Newsletters

Get Dining Out delivered to your inbox every Wednesday Morning.

How to Make 1789’s Thanksgiving Turkey
Comments () | Published November 24, 2009
Tasked with the daunting job of handling the turkey this year? Fret not. We stopped by Georgetown’s 1789 for a demonstration from executive chef Daniel Giusti. In our video below, Giusti shows everything you need to know about properly preparing the bird, from brining to trussing, basting, and carving. You’re welcome!

Thanksgiving Turkey

1 13-to-14-pound turkey

For the brine:
6 cups kosher salt
4 cups sugar
3 gallons water

For the seasoning:
2 tablespoons salt
3 tablespoons pepper
½ pound salted butter, melted

Make the brine: Combine the salt, sugar, and water in a large pot over medium-high heat. Stir occasionally to dissolve solids and bring to a boil. Remove the brine from the heat and set it aside to cool. Pour the brine into a container large enough for the turkey. Completely submerge the turkey in the brine and let it sit for 12 hours. Remove the turkey from the brine and pat dry with paper towels.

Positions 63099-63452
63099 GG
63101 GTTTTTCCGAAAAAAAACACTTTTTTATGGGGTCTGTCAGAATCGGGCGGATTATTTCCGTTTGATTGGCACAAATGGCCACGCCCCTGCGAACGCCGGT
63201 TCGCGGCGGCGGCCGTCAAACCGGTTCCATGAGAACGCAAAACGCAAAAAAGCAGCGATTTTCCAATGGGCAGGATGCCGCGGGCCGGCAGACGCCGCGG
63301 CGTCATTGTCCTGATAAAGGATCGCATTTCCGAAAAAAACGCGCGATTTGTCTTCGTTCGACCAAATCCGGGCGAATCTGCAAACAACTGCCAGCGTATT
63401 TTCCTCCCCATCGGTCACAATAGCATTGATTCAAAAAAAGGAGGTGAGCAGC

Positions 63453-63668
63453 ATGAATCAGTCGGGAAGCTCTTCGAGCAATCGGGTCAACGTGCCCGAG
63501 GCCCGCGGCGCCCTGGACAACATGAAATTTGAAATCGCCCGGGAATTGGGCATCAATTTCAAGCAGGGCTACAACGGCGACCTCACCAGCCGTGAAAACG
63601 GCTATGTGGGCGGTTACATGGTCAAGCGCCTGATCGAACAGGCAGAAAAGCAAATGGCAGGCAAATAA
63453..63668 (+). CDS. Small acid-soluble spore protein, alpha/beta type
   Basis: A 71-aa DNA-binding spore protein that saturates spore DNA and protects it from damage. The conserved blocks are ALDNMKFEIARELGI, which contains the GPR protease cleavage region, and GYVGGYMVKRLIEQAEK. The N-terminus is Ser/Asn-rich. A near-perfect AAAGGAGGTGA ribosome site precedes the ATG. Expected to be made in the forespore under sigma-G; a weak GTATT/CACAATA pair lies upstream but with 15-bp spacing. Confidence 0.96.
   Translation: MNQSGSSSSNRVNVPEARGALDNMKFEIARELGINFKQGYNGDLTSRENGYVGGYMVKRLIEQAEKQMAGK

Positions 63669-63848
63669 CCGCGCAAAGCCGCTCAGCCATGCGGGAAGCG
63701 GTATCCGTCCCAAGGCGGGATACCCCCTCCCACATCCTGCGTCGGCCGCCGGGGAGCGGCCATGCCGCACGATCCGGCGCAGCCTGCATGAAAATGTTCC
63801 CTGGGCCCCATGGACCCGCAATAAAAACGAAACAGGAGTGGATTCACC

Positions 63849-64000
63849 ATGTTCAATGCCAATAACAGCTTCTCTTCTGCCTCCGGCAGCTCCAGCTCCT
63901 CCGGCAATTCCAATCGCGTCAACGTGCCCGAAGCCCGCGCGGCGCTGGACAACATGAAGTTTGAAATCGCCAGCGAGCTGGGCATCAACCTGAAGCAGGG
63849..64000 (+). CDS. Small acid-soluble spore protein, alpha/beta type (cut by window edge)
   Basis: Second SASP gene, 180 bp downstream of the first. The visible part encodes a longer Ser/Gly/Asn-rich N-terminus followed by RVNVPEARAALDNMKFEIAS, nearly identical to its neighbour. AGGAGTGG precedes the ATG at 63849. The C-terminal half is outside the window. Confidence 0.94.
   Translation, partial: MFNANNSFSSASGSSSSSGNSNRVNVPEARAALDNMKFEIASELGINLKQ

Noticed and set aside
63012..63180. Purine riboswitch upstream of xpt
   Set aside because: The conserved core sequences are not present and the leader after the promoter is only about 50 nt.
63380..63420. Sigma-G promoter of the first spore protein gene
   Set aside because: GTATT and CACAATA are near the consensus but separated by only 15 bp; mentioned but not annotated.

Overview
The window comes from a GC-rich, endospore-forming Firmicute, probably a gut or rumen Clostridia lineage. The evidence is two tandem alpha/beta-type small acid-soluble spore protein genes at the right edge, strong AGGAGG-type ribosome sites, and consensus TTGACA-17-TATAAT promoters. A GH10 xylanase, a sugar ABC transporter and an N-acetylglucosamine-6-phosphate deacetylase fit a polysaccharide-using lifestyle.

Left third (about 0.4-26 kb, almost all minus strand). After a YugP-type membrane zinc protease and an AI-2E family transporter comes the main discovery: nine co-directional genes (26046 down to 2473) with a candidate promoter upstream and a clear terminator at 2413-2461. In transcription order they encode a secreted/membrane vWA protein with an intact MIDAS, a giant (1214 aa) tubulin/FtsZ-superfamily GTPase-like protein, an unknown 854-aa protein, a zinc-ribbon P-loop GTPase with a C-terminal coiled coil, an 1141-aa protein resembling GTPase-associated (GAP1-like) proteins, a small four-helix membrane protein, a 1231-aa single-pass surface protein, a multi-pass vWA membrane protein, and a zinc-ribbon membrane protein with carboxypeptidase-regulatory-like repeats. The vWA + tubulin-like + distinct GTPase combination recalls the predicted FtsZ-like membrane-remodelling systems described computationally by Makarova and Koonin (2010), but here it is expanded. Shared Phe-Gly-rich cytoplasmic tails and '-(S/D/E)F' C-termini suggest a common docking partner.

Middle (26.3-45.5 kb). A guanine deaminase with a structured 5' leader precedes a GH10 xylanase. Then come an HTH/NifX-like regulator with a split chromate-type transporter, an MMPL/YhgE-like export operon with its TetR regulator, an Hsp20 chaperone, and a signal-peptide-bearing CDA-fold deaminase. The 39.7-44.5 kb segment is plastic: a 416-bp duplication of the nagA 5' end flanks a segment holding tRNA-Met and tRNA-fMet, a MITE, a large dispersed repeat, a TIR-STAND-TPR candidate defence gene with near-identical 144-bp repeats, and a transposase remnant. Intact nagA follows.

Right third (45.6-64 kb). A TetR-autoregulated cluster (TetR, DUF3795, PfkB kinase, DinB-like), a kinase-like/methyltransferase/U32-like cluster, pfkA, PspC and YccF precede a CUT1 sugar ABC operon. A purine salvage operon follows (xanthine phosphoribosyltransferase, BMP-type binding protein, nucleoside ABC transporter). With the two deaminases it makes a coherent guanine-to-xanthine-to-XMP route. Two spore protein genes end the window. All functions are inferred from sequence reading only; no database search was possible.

When you’re ready to roast it, preheat the oven to 325 degrees. Place the bird on a roasting rack and season with salt and pepper. Using a brush, paint the turkey with melted butter until it’s evenly coated.

Turkey cooks at approximately 12 to 15 minutes per pound, so roast for about three hours. Cook until the breast meat reaches 160 degrees. Remove the turkey and let it rest for 10 minutes. Take its temperature again and make sure it has reached 165 degrees. It’s very important that the temperature hit 165 degrees to ensure that it’s properly cooked. Carve the turkey and serve.

More>> Best Bites Blog | Food & Dining | Restaurant Finder 

Follow the Best Bites Bloggers on Twitter at twitter.com/bestbitesblog  

Categories:

Holiday Eats Our Favorite Things Recipes
Subscribe to Washingtonian

Discuss this story

Feel free to leave a comment or ask a question. The Washingtonian reserves the right to remove or edit content once posted.
blog comments powered by Disqus

Posted at 08:02 AM/ET, 11/24/2009 RSS | Print | Permalink | Comments () | Washingtonian.com Blogs